The obstetrician noted the presence of a true knot in the umbilical cord, which was tight but not compromising blood flow to the fetus. The baby was delivered without difficulty and received Apgar scores of 9 at one and five minutes. The umbilical cord was sent for histopathologic examination, which confirmed the presence of a true knot. The baby was observed in the neonatal intensive care unit for 24 hours and showed no signs of distress or complications. No gross fetal abnormalities were observed. The estimated blood loss during the procedure was approximately 500 ml. The true knot was located 30 cm distal to the fetal insertion point and the cord was centrally inserted in the posterior placenta (Figure 1). The male baby had an estimated weight of 3.3 kg. After a smooth postoperative recovery, the baby cried immediately after birth and remained with the mother without any postnatal concerns.
True umbilical cord knots are rare but associated with important adverse outcomes and complications during pregnancy and childbirth. They occur when the umbilical cord becomes entangled, forming a knot that may restrict blood flow and oxygen delivery to the fetus. While these knots are often associated with adverse perinatal outcomes, it is important to document cases where no adverse consequences are observed. This case report presents an incident of an accidental discovery of a true umbilical cord knot during labor.
Prenatal diagnosis of true umbilical cord knots is infrequent and the gestational age at which knots form remains unclear . True knots have been reported to develop in all three trimesters of pregnancy, even during labor . Additionally, diagnosing knots through routine ultrasound scanning of the entire umbilical cord length is challenging as knots do not have a characteristic appearance . However, certain features, such as the "four-leaf clover" appearance and the "hanging noose" sign, have been reported . These features may explain why the patient, in this case, was not diagnosed antenatal, despite undergoing ultrasound scans. Two-dimensional ultrasound and Doppler velocimetry can be useful in the prenatal diagnosis of true umbilical cord knots and differentiating them from false knots.
The antenatal diagnosis of a true umbilical cord knot is not frequently reported in the literature [22-25]. Routine abdominal ultrasound, typically used to assess the amniotic fluid volume and visualize the abdominal insertion, cord-free and floating-free segments of the umbilical cord, is inadequate for diagnosing an umbilical cord knot. This limitation has contributed to missed prenatal diagnoses of true knots. However, it is worth noting that thick umbilical cords, as observed in our patient with a diameter of 2.5 cm compared to the average of 1.2 cm, offer protection against the tightening of cord knots and subsequent occlusion of fetal vessels.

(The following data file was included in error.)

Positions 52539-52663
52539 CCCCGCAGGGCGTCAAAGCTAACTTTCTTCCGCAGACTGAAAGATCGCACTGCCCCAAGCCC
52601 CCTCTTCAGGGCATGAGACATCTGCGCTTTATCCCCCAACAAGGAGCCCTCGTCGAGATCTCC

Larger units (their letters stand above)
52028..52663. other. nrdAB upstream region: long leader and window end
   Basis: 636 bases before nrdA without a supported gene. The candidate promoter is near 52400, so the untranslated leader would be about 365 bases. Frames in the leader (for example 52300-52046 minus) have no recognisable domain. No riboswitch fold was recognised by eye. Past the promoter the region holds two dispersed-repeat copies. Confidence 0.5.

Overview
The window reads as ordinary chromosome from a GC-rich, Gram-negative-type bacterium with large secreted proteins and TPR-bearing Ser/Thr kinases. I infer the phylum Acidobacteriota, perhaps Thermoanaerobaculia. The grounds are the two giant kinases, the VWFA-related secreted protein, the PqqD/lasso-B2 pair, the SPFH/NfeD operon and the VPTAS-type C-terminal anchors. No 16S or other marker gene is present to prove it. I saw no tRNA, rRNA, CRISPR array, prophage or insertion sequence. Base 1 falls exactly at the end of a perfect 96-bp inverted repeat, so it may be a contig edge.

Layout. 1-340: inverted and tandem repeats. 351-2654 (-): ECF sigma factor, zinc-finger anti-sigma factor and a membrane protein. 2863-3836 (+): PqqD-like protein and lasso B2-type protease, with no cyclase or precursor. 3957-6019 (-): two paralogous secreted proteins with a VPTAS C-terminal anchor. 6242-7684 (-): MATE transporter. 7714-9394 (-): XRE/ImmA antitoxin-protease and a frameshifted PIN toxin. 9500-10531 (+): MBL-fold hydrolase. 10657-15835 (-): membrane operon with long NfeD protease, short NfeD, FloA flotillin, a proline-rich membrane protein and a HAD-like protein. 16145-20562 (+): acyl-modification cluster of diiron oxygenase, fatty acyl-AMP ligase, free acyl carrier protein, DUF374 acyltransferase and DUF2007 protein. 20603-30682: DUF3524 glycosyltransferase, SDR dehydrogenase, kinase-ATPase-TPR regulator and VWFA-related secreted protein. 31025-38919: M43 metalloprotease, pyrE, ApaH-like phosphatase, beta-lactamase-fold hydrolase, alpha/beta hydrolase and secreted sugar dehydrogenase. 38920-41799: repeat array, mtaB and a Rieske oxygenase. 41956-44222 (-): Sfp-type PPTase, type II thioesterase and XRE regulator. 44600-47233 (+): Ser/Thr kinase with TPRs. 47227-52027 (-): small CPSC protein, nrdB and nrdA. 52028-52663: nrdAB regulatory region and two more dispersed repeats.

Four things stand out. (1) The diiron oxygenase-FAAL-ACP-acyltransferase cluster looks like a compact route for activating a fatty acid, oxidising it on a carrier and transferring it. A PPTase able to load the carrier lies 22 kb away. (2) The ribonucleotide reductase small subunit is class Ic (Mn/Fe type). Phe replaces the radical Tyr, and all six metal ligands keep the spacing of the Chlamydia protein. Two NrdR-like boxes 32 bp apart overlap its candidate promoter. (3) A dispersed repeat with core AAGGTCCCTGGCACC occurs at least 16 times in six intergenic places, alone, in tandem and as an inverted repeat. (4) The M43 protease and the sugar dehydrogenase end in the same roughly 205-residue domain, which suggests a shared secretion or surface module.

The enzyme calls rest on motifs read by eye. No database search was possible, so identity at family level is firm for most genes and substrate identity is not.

The presence of a nuchal cord, which complicates the true umbilical knot in our patient, is typically benign and does not result in adverse perinatal outcomes, even when tightly wrapped.
In cases where a true umbilical knot is diagnosed prenatally, it is essential to provide adequate counseling to the patient due to the increased risk of adverse fetal and neonatal outcomes [26, 27]. Close monitoring using Umbilical Artery Doppler velocimetry until term and continuous electronic fetal monitoring during labor is strongly recommended. While elective cesarean delivery may be considered a precaution against cord tightening during labor, a closely monitored vaginal delivery is a safe option that yields better outcomes. Given the heightened risk of unfavorable fetal and neonatal outcomes, patients who have received a prenatal diagnosis should receive proper counseling. Continuous electronic fetal monitoring throughout labor and close monitoring of pregnancies using umbilical artery Doppler velocimetry until term are advised. Opting for a well-monitored vaginal delivery is a safe alternative that leads to more favorable outcomes, even if a cesarean delivery is considered elective due to the potential for cord tightening during labor.
The longer-than-average length of the umbilical cord and the male fetal gender were identified as risk factors for the adverse antenatal and perinatal outcomes associated with cord knots. As previously mentioned, these outcomes result from the constriction of the umbilical vessels by the knot, leading to impaired fetal circulation and uteroplacental insufficiency . However, as observed in our patient, loose knots typically do not compromise fetal well-being as fetal blood supply is maintained . It is important to note that loose knots may tighten during pregnancy due to fetal movements or during labor as the fetus descends through the birth canal. This tightening can reduce umbilical cord blood flow, resulting in fetal distress, birth asphyxia and potentially fetal demise .
The present case report emphasizes the unexpected discovery of a true umbilical cord knot during labor, which did not result in adverse perinatal outcomes. Although true umbilical cord knots generally pose increased risks to the fetus, timely recognition and appropriate interventions can contribute to positive outcomes. Obstetric teams are advised to maintain a vigilant approach in monitoring fetal well-being, promptly respond to signs of distress and ensure thorough postpartum monitoring to ensure optimal neonatal outcomes.
A true knot in the umbilical cord is a rare but potentially important condition that requires careful monitoring throughout pregnancy. While complications are uncommon, it is crucial for healthcare providers to maintain vigilant supervision to ensure positive outcomes for both the mother and the baby. Regular prenatal ultrasounds play a vital role in early detection, allowing potential issues to be identified before they progress to a point requiring intervention. If you suspect that you may have developed this condition during pregnancy or have any concerns regarding your overall pregnancy health, it is important to promptly consult with your healthcare provider.